For protoplast isolation, the germinated maize seeds were grown in vermiculite at 28°C under a long-day photoperiod (16 h light, 8 h dark) in an artificial illumination incubator with 70% relative humidity for 3 days and were then shifted to a completely dark artificial illumination incubator for 7–10 days until the second leaf was approximately 10–15 cm. The middle section (6–8 cm) of the second leaf was used for protoplast isolation.

The wild-type and ZmDREB4.1-overexpression tobacco seeds were sterilized by chlorine for 2 h and then grown on MS medium at 28°C under a long-day photoperiod (16 h light, 8 h dark) in an artificial illumination incubator with 70% relative humidity. The seedlings were used for RNA extraction and phenotype observation. For drought treatment, seeds were grown in mixtures of half vermiculite and half soil at 28°C under a long-day photoperiod (16 h light, 8 h dark) in a greenhouse and the germinated seedlings were not watered for 2 weeks, then rewatered and grew for 1 week.

RNA Extraction and Quantitative PCR Analysis

Total RNA was extracted using TRIzol reagent (Ambion, United States), and first-strand cDNA synthesis was performed using 5 μg of total RNA and 20-bp poly (dT) oligonucleotide according to the protocol of the Reverse Transcription System (Promega, United States). Quantitative RT-PCR analysis was performed using the SYBR green method with the CWBIO Fast SYBR Mixture real-time PCR system (CWBIO, China). The primers used in this study were showed in Table 1. The expression levels of relevant genes were determined by the ΔΔCT method.

TABLE 1
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TABLE 1. Primer sequences used in this study.

Gene Isolation and Phylogenetic Analysis

ZmDREB4.1 was isolated from maize roots with primer pair ZmDREB4.1-F/R (Table 1), and the PCR product was then cloned into the pMD19T vector. The amino acid sequences of ZmDREB4.1 and other DREB A-4 subgroup transcription factors in this study were obtained from Phytozome1 or NCBI2. Multiple sequence alignment was performed using ClustalX software, and the phylogenetic tree was generated using MEGA5.1 software.

Subcellular Localization

The CDS sequence of ZmDREB4.1 without termination codon was cloned into the 5′ terminus of the enhanced green fluorescent protein (eGFP) gene sequence in pUC-eGFP vector via XbaI/SmaI sites (primer pair: ZmDREB4.1-SL-F/R; Table 1). Protoplasts of etiolated maize mesophyll cells were isolated using macerozyme R-10 and cellulase R-10 (Yakult, Japan) and the fusion construct pUC-ZmDREB4.1-eGFP and the control pUC-eGFP were transformed into the protoplasts independently using PEG-Ca2+ method according to the protocol described by Sheen (Sheen, 2002). After culture in W1 solution (0.6 M mannitol, 4 mM MES (pH 5.7), 4 mM KCl) in the dark for 14 h, the green fluorescence signals were observed under a confocal microscope (Zeiss 510, Carl Zeiss, Germany). The young stems were cut into thin slices and then treated on NB medium containing 0.4 M mannitol for 4–6 h. The plasmids mentioned above were transformed into young stem tissue independently by particle bombardment with the PDS-1000 system (Bio-Rad, United States) according to the protocol reported by Wang et al. (2006). GFP fluorescence was observed after further culture overnight.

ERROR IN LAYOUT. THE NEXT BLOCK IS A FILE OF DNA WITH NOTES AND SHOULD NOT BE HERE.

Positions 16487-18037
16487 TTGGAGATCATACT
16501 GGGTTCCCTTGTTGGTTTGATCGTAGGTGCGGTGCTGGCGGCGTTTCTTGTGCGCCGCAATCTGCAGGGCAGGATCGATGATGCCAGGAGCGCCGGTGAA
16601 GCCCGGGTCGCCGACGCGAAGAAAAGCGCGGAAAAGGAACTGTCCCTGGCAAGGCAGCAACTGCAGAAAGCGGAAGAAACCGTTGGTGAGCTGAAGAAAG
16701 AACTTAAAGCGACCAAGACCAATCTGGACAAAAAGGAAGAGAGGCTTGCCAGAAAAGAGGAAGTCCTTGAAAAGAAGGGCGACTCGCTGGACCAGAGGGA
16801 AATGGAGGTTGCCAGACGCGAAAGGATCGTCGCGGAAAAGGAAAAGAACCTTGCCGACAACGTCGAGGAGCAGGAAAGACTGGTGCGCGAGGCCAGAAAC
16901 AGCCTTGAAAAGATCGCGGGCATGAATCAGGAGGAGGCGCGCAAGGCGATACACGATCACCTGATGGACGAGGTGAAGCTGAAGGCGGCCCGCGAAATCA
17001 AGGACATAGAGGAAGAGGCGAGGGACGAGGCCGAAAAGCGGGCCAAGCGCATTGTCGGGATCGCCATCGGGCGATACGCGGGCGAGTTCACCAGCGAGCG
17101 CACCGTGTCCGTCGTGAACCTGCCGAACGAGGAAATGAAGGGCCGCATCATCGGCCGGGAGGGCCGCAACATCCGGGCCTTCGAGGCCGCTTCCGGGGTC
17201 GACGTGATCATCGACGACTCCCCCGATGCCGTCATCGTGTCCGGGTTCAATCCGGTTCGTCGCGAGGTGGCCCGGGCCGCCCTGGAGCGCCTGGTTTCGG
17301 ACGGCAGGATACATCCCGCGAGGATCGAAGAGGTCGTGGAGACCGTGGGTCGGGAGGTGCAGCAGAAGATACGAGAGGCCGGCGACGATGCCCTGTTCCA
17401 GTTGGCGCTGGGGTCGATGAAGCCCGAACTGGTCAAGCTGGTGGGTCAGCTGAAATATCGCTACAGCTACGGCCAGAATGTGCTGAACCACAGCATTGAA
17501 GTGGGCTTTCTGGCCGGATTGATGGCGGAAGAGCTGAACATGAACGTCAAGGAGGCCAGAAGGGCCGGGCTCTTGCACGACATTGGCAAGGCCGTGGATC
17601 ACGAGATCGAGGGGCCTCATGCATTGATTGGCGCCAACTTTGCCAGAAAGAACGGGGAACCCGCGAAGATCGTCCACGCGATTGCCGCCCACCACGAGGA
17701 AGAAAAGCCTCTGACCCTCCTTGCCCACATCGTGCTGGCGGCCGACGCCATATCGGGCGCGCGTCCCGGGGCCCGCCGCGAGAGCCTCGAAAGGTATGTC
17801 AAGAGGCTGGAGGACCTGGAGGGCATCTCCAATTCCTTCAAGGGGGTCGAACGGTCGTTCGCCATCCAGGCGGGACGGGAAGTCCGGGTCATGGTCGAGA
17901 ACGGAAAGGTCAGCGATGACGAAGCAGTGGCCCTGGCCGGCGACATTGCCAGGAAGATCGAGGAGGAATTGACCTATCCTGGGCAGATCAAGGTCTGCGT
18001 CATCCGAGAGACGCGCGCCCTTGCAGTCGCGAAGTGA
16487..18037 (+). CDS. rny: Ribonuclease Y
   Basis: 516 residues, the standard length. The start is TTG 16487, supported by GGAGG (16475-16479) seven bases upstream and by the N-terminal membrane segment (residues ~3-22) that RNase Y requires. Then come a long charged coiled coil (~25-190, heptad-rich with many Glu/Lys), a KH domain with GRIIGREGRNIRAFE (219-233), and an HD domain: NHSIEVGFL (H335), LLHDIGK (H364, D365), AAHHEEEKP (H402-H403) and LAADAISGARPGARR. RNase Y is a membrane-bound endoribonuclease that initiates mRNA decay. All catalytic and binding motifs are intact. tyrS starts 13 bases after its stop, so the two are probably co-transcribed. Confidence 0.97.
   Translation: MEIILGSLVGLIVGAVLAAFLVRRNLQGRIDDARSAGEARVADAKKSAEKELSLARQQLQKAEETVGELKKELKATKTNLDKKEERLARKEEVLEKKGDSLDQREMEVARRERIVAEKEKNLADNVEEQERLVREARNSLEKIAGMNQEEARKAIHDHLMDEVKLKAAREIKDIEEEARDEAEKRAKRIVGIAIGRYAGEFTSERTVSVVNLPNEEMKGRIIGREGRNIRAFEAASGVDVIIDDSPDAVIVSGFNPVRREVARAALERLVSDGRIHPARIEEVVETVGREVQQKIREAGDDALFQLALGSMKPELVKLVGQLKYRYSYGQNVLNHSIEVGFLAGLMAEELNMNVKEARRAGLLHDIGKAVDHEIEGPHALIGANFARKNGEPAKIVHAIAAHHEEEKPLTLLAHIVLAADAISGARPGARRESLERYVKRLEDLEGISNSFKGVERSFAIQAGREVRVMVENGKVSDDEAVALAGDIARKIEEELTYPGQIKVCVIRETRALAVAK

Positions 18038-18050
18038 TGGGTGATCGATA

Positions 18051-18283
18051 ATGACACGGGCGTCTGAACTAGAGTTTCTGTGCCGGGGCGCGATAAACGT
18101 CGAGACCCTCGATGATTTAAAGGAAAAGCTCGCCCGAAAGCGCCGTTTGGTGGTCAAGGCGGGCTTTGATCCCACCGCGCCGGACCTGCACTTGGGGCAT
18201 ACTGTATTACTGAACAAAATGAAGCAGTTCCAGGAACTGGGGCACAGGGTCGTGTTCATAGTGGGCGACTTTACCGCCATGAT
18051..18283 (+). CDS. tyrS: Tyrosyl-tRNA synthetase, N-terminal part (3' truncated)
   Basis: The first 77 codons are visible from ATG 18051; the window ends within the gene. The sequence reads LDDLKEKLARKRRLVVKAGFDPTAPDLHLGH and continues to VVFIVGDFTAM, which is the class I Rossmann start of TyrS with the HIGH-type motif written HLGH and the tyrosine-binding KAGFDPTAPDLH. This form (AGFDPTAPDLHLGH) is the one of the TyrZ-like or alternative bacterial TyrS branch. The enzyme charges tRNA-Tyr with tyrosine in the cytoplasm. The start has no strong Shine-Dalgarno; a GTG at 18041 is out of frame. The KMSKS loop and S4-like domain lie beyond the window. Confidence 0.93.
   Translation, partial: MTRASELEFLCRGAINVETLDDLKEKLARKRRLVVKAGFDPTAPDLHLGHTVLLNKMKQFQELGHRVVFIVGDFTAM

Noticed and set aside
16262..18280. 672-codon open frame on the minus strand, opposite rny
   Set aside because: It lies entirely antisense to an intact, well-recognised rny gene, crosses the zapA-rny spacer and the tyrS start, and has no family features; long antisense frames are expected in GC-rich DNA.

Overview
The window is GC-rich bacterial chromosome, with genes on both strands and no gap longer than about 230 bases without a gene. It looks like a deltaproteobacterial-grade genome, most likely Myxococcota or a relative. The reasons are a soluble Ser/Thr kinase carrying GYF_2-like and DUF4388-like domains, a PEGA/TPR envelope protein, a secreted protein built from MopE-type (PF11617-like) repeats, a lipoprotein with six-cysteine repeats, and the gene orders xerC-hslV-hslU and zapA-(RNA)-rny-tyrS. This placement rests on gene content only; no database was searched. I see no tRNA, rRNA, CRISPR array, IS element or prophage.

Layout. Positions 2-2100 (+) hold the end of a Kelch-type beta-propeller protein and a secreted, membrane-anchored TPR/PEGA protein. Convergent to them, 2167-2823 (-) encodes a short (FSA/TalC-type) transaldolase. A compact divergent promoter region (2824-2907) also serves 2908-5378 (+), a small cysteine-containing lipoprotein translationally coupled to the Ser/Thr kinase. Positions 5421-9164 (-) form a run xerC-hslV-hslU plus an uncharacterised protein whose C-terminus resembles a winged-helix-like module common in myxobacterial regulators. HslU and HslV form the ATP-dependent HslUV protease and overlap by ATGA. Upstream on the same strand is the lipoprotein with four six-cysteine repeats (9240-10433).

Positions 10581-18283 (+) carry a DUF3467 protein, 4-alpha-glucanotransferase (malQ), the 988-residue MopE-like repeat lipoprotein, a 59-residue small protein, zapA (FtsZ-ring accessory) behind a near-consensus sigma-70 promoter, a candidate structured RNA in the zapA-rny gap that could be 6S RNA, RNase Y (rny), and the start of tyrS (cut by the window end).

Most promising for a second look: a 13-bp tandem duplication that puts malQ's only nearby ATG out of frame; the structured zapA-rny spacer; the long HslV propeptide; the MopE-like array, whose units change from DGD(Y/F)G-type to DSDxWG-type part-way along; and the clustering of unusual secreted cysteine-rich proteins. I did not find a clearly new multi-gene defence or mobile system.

Yeast One-Hybrid Assay

The 3 × DRE sequence (DRE: GATATACTACCGACATGAGTTC, between positions -174 and -153 in the rd29A promoter; Table 1) and 3 × mDRE sequence (The DRE core sequence ACCGAC was substituted with AAAAAA; Table 1) were inserted into the pAbAi vector via the HindIII/XhoI sites to create the bait and mutant bait vectors. The vectors were transformed into yeast strain Y1HGold independently and they were then screened on SD/-Ura medium. The positive yeast was grown on SD/-Ura medium which contains Aureobasidin A (AbA) at different concentrations to examine activity of self activation according to the protocol of the MatchmakerTM gold Yeast One-Hybrid Library Screening System (PT4087-1). The CDS sequence of ZmDREB4.1 was constructed into the pGADT7-AD vector via EcoRI/BamHI sites as prey vector (Primer pair: ZmDREB4.1-YH-F/R; Table 1). It was transformed into bait and mutant bait strains, respectively, and then grown on SD/-Leu medium containing 800 ng mL-1 AbA for 3 days at 30°C.

Transcriptional Activation Assay in Yeast

The CDS of ZmDREB4.1 was cloned into the 3′ terminus of the GAL4 binding domain sequence in pBD-GAL4 vector via EcoRI/SalI sites (Primer pair: ZmDREB4.1-TA-F/R; Table 1). The plasmids pBD-ZmDREB4.1, pGAL4 (positive control) and pBD-GAL4 (negative control) were independently transformed into yeast strain YRG-2 which contains the HIS3 and lacZ reporter genes. These transformed yeast cells were grown on SD/-Trp or SD/-Trp/-His medium for 3 days at 30°C. The β-galactosidase activity of the transformed yeast cells was also analyzed according to the protocol described in the Yeast Protocols Handbook (PT3024-1).